Cleveland Play House’s new drama Sweat may be set five hours away in Reading, Pennsylvania, but the crumbling industrial community at its center is one countless Clevelanders can recognize.
“For a long time in between the boom and now this revitalization, downtown was dead,” says Laura Kepley, artistic director at Cleveland Play House. “For the characters in [Sweat], in Reading, Pennsylvania, their downtown is dead, and it doesn’t look like it’s coming back.”
The Pulitzer Prize-winning play follows a working-class group of friends who labor together in the same factory and drink together at the same bar. Switching between 2000 and 2008, Sweat makes human the aftershocks of deindustrialization, pairing scenes of the factory workers’ happy toasts with later conversations about plant layoffs, picket lines, racial tensions and arguments between friends applying for the same desperately needed management job. The Tony-nominated drama reflects the blue-collar populations often referenced in political abstract, but brings them close enough to grow as familiar as your next-door neighbor.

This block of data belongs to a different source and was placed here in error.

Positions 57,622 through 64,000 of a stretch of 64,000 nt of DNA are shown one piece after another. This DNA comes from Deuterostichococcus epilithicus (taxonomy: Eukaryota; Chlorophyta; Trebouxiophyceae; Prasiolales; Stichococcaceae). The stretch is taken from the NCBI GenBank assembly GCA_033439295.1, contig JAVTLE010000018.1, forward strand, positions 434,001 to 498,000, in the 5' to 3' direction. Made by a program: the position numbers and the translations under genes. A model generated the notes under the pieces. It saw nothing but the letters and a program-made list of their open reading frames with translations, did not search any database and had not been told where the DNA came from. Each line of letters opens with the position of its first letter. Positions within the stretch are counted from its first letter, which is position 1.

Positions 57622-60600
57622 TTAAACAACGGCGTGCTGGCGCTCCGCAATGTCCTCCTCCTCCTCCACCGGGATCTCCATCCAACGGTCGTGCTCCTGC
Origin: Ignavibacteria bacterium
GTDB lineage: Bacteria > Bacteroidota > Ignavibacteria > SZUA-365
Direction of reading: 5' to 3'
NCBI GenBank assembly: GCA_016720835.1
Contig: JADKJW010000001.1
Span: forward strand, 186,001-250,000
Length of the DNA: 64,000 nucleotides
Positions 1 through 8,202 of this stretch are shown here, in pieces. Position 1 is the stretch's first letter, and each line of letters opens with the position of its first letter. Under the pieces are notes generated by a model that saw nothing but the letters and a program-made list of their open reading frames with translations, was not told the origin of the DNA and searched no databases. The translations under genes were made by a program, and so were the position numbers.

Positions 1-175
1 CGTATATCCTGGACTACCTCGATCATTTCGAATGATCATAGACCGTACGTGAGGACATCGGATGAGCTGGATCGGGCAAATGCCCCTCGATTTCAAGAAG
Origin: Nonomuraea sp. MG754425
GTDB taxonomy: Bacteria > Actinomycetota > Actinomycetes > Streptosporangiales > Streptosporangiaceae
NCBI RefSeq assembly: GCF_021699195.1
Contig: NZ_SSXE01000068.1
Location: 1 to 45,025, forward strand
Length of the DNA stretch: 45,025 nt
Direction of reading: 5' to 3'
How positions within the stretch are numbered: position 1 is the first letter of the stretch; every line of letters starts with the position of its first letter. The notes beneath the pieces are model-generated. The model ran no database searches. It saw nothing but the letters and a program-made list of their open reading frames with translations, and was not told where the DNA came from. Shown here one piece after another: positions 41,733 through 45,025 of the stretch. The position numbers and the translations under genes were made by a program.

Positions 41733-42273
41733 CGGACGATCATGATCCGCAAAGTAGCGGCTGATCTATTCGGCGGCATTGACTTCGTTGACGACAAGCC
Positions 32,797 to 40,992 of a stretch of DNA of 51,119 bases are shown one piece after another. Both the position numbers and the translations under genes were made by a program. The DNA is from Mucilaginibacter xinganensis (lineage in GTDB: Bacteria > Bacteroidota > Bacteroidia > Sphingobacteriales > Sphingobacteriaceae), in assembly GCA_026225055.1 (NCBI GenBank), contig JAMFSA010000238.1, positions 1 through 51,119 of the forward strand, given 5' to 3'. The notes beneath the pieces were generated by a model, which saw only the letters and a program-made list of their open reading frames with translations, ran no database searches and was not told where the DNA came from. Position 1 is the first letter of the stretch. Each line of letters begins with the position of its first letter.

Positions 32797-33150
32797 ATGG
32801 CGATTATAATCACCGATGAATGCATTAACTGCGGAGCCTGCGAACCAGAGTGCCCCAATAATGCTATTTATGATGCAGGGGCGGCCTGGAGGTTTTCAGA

Playing at the Outcalt Theatre until Nov. 4, the show is designed so the 280 seats surround the stage from three sides — allowing audience members to feel like they’re sitting at the bar with the cast.
“It’s set in a three-quarter thrust, which means the audience will be able to see other audience members across the bar,” says Kepley. “This play is about community, and the way we’re able to do the set design and configure the theater really reminds everybody seeing the play that they are part of a community.”
Although many in Cleveland have found a sunnier future, Sweat’s blue-collar struggles are universal enough to resonate throughout the Rust Belt.
“You will experience the emotional ride going through, but this is a play that will stay with audiences,” says Kepley. “It may change how they look at their city and the people around them.”